College football long ago became a reactionary enterprise, particularly with regard to coaching decisions and corresponding financial ramifications. Consider that neither Lake nor DeBoer made it to their first Apple Cup before the school ruled on each of their futures. Cohen was willing to commit to paying Lake nearly $10 million over the next three years in order to move on from him, and while DeBoer’s raise still pales in comparison to salaries being paid at some Power 5 schools, it nevertheless represents a leap of faith based on 11 games, action the school has never taken on a first-year coach. Even Petersen didn’t receive his first contract extension until after his second season, though he wasn’t the type to insist on it.

DeBoer doesn’t seem to be, either. Washington initially signed him to a 5-year, $16.5 million contract last year — a bargain by Power 5 standards, reflective of DeBoer’s lacking resume as a head coach at this level. UW’s administration knew this, and likely hoped the team would show something in 2022 that would merit an extension and raise. DeBoer already had played all the right notes throughout the offseason, retaining several key players who had considered transferring, securing the majority of the Huskies’ 2023 recruiting class by the end of summer and making a point to connect with as many alumni as possible.

In a cycle that saw LSU hire Brian Kelly and USC hire Lincoln Riley — both highly successful at their new jobs, too — Washington found a perfect fit with a lower profile, though DeBoer does have plenty left to prove. Washington likely will come up short of a conference title this year. Its defense took a big step back from the Petersen-era standard. Penix is a phenomenal one-year solution at quarterback, but the future is murky there, and UW might be about to lose its 2023 commitment, Lincoln Kienholz, to Ohio State. DeBoer should have the opportunity to earn Mel Tucker money at Washington if he continues his current trajectory, but maybe that relatively modest million-dollar raise is more appropriate than throwing a guaranteed $80 million at a first-year coach.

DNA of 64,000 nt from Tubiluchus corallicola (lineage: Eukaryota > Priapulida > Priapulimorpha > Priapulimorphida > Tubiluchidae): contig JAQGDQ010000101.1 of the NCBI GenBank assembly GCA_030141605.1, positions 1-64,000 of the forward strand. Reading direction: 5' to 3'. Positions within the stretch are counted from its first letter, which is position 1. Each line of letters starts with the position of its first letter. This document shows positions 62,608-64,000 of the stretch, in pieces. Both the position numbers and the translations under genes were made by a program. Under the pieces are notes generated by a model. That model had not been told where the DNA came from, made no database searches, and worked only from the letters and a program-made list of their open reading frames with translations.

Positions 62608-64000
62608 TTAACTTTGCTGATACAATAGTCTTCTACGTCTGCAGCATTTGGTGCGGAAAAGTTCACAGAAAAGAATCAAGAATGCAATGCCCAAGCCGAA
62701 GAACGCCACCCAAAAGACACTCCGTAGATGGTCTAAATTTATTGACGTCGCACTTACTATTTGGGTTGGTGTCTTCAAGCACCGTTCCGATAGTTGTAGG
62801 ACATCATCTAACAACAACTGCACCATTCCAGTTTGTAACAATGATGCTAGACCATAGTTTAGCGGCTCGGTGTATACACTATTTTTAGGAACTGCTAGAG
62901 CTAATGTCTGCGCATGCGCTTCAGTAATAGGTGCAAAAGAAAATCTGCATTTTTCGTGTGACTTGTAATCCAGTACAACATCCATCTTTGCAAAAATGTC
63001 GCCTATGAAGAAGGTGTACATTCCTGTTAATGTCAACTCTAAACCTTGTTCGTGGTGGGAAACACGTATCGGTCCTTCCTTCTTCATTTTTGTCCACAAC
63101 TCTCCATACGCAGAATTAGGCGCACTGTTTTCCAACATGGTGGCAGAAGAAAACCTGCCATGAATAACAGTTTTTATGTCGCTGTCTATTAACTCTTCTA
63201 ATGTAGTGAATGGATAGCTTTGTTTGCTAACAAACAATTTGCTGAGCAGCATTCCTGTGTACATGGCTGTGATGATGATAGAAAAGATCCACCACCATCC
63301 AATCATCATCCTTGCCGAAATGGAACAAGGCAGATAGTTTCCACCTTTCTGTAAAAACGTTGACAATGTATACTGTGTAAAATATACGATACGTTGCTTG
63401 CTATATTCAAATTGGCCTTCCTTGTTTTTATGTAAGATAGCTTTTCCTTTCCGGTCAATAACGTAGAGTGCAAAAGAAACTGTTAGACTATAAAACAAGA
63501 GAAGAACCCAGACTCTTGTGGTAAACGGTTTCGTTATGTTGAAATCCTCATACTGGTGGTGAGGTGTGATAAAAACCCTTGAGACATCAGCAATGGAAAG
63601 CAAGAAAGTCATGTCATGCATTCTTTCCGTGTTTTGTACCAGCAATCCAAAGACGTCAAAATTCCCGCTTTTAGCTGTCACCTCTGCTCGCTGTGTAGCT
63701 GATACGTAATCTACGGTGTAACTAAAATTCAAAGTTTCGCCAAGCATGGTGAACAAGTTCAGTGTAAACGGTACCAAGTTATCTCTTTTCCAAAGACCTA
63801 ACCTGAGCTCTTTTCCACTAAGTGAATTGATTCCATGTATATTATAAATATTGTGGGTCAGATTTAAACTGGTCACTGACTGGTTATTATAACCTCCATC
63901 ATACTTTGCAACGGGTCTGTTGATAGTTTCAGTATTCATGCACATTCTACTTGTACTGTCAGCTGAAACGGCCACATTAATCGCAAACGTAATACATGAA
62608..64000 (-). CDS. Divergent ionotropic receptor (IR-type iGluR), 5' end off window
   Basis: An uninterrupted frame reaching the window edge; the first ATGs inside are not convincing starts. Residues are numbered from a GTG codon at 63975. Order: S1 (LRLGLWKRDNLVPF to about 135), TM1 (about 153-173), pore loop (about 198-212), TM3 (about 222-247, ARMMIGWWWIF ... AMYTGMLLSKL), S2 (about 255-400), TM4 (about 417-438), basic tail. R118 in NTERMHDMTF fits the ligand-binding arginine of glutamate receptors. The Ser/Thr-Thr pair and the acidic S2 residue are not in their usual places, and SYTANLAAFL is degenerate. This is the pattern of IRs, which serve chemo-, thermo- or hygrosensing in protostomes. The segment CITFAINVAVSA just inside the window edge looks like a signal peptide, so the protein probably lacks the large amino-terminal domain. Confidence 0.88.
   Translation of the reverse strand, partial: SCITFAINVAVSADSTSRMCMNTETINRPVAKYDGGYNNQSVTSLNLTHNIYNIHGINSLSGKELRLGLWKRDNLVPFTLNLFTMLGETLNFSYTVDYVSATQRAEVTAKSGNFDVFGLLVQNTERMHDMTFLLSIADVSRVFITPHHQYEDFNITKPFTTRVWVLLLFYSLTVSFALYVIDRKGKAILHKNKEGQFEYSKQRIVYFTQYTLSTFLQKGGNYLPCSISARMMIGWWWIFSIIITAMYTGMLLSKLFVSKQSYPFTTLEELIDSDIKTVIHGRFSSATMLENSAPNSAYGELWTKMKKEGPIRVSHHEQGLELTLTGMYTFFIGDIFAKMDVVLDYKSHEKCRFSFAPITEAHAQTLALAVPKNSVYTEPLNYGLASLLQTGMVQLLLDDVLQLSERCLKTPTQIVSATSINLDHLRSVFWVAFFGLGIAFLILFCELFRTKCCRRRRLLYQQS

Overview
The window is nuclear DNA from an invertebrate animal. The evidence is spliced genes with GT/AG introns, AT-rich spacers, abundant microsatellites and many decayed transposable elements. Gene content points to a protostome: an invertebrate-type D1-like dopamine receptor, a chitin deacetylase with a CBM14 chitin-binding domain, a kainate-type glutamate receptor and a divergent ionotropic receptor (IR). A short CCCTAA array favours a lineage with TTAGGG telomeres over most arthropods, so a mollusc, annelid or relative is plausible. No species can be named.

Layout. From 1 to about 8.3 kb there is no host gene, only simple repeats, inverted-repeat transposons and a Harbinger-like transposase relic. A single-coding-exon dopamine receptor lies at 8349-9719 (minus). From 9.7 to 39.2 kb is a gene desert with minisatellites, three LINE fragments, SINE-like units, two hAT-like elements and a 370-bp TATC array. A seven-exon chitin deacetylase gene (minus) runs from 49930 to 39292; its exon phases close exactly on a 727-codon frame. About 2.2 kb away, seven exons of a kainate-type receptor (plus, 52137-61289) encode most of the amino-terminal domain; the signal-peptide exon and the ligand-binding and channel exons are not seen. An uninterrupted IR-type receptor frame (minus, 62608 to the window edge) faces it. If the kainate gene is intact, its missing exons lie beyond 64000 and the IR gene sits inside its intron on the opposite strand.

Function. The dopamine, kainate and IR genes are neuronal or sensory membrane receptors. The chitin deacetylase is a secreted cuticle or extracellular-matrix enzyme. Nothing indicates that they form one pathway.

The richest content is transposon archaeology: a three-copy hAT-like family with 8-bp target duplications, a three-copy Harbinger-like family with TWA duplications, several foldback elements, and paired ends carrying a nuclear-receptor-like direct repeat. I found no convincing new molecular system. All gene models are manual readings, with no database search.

Perhaps it’s fitting that DeBoer’s extension was announced this week. At his first meeting with the team upon his hire last year, DeBoer brought up Washington’s 40-13 defeat in the Apple Cup a mere three days prior, and WSU’s ensuing celebration on the Husky Stadium turf. He had watched it on television, back in Fresno.

“He just said that he saw the game, and one of his priorities was that we’ve got to get that back,” linebacker Edefuan Ulofoshio said Tuesday. “That was priority No. 1 — not national championships, not any of that. The Apple Cup is the most important game at Washington, and we’ve got to get it back.”

They hope it will be his first of many.

(Photo: Joe Nicholson / USA Today)